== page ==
How studies are designed, the patient populations included in pivotal studies, and the efficacy and safety data generated to support the marketing application can have a significant impact on the FDA’s benefit-risk assessment during an application review. Other information to be considered include whether the indication represents an unmet medical need, dose(s) being studied, key trial design features, study endpoints, and risk mitigation practices incorporated into the clinical program.

The guidance also provides details as to what the FDA would like to see in the benefit-risk section of a marketing application. This is of particular importance to those of us working in the regulatory field, and supporting our sponsors in meeting these criteria is one of PROMETRIKA’s strengths. The analyses included in the Integrated Summary of Efficacy (ISE) and Integrated Summary of Safety (ISS) inform the Benefit-Risk Assessment; thus, they must be carefully planned to include the information, noted below, that FDA wishes to see in the Integrated Summary of Benefits and Risks:

  • A summary of the important benefits and risks identified in the development program and a description of the clinical importance of those benefits and risks, including the following:
    • Discussion of the magnitude of the treatment effects. 
    • Whether the treatment effect clinically meaningful, and on what considerations is this decision is based.
    • Time course and durability of the effects, as well as the interdependence of endpoints.
  • Estimates of the statistical uncertainty around the magnitudes of the most important benefits and risks (e.g., with confidence intervals).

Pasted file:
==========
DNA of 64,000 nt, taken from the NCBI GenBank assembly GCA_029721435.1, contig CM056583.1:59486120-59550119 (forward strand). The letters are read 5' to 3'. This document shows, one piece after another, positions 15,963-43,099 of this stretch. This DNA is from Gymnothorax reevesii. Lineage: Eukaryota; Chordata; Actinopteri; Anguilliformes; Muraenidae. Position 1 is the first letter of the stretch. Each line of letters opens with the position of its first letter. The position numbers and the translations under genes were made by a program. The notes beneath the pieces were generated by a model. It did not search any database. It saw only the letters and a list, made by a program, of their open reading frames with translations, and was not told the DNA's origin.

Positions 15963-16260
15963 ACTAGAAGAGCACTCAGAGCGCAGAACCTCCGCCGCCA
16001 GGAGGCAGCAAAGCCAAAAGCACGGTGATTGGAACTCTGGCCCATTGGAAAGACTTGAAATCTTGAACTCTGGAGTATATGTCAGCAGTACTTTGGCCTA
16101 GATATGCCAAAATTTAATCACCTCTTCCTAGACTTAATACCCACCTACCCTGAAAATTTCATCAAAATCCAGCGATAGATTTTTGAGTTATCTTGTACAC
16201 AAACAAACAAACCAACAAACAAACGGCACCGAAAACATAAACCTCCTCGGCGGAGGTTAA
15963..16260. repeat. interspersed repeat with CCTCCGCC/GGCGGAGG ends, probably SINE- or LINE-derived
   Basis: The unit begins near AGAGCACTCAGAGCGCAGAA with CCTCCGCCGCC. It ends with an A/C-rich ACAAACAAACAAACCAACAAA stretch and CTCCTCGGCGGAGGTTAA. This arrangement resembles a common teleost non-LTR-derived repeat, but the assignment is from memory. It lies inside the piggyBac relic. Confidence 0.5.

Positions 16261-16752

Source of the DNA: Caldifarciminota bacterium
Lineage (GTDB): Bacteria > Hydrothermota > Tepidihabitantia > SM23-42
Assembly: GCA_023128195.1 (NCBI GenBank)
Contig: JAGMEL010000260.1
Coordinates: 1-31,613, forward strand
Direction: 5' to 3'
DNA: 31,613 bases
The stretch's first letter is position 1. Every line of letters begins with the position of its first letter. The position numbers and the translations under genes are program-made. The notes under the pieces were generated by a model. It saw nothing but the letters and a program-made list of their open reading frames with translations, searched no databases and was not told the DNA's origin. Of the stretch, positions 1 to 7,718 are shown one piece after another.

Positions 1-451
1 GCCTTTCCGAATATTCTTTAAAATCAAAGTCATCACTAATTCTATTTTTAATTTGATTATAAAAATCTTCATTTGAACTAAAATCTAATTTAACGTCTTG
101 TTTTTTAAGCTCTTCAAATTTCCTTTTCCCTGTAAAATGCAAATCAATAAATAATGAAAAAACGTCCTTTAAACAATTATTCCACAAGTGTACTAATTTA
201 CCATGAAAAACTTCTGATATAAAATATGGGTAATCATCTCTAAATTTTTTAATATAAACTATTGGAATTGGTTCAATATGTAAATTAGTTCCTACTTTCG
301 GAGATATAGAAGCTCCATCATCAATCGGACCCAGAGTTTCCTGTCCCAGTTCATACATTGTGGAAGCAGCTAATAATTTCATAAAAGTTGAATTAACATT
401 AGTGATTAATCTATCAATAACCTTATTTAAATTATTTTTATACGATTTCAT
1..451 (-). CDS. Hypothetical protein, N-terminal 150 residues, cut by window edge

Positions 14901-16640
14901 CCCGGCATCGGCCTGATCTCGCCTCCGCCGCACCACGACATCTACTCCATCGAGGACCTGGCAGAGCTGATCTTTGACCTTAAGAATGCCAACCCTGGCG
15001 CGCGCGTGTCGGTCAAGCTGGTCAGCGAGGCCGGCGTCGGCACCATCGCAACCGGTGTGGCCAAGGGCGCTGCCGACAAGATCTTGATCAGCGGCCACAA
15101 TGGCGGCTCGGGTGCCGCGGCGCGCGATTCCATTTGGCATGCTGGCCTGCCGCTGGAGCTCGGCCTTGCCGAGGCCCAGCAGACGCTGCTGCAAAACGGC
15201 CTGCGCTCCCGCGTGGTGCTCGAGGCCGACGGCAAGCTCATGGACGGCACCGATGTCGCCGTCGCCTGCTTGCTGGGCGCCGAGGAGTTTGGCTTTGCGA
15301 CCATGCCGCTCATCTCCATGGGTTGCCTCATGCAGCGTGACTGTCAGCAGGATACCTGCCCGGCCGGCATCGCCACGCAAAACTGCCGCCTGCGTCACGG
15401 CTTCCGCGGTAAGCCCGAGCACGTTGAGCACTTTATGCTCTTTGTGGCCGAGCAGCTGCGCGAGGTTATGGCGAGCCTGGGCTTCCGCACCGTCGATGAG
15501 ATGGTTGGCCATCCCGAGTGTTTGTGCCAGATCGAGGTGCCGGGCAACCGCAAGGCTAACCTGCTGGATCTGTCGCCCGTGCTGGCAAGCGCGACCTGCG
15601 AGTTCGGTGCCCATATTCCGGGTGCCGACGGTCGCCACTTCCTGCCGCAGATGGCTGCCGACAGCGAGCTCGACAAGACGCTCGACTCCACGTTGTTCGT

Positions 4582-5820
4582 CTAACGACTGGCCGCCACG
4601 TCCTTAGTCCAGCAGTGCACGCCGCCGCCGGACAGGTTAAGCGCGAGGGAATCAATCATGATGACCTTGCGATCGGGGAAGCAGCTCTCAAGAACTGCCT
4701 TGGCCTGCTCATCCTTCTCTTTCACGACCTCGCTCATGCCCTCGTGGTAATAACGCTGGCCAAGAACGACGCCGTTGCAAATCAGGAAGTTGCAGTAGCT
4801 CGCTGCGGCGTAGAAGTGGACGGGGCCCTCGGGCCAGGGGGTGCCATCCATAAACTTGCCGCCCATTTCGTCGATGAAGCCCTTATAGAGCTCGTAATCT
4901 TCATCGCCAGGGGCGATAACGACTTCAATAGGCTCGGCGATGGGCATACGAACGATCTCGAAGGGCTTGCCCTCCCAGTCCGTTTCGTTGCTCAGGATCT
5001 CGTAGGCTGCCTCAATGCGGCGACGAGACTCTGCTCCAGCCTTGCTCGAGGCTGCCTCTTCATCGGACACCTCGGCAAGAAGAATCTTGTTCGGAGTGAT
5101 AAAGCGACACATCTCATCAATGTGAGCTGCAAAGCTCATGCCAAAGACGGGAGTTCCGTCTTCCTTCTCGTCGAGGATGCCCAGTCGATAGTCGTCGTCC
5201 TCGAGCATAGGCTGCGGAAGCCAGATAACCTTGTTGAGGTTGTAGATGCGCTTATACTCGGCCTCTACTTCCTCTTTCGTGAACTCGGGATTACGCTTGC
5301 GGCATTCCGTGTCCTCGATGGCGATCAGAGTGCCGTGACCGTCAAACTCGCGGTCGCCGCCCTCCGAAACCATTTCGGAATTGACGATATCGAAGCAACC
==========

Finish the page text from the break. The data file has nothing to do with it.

• Discussion of additional sources of uncertainty about benefits and risks (e.g., untested risk management strategies).
  • Potential differences between aspects of the clinical trial and expected real-world use (e.g., population, adherence, safety monitoring).
  • In some instances, a graphical or tabular summary of results for the most important benefits, side by side or juxtaposed with important risks (e.g., the benefits and risks identified in a value tree), may be helpful. 

FDA points out that sponsors may want to use these same considerations when presenting this type of product-specific information to FDA advisory committees.

In their review of marketing applications, FDA uses the Benefit-Risk Framework shown below, in their integrated reviews, which are posted on-line after approval.


Evidence and Uncertainties

Conclusions and Reasons

Analysis of Condition



Current Treatment Options






Risk and Risk Management



Conclusions Regarding Benefit-Risk

The last part of the guidance discusses the use of a benefit-risk assessment in the post-marketing setting. The FDA has expressed a preference for receiving updated safety and efficacy data in the Periodic Benefit-Risk Evaluation Report (PBRER) format rather than the older Periodic Adverse (Drug) Event Report (PADER or PAER). As suggested by the title, the PBRER allows the agency to focus on a continuous evaluation of the benefits and risks of the product after approval for marketing.

As new data are generated, benefit-risk planning may suggest changes in the program as a result of the emerging efficacy and safety profile.